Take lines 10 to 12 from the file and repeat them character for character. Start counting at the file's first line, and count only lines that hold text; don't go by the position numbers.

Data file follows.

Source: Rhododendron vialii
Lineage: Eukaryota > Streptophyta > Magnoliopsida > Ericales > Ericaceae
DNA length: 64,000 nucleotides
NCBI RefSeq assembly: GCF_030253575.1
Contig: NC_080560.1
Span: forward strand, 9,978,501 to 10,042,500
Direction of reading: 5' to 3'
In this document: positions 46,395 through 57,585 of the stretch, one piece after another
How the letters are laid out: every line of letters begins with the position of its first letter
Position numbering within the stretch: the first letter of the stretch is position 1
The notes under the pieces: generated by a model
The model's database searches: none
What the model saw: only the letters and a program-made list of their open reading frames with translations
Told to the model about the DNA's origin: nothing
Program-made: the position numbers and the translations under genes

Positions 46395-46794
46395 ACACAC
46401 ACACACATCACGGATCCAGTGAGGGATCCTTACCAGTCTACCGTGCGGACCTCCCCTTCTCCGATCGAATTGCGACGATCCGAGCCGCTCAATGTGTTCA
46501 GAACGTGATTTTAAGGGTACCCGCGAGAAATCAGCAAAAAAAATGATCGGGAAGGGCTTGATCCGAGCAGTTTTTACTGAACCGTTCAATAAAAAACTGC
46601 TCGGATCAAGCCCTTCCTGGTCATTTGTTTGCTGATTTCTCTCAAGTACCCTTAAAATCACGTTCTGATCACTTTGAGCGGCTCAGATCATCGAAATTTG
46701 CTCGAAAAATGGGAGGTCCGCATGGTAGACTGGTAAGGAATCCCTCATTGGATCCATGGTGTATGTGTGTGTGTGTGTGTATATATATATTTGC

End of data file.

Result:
Position numbering within the stretch: the first letter of the stretch is position 1
The notes under the pieces: generated by a model
The model's database searches: none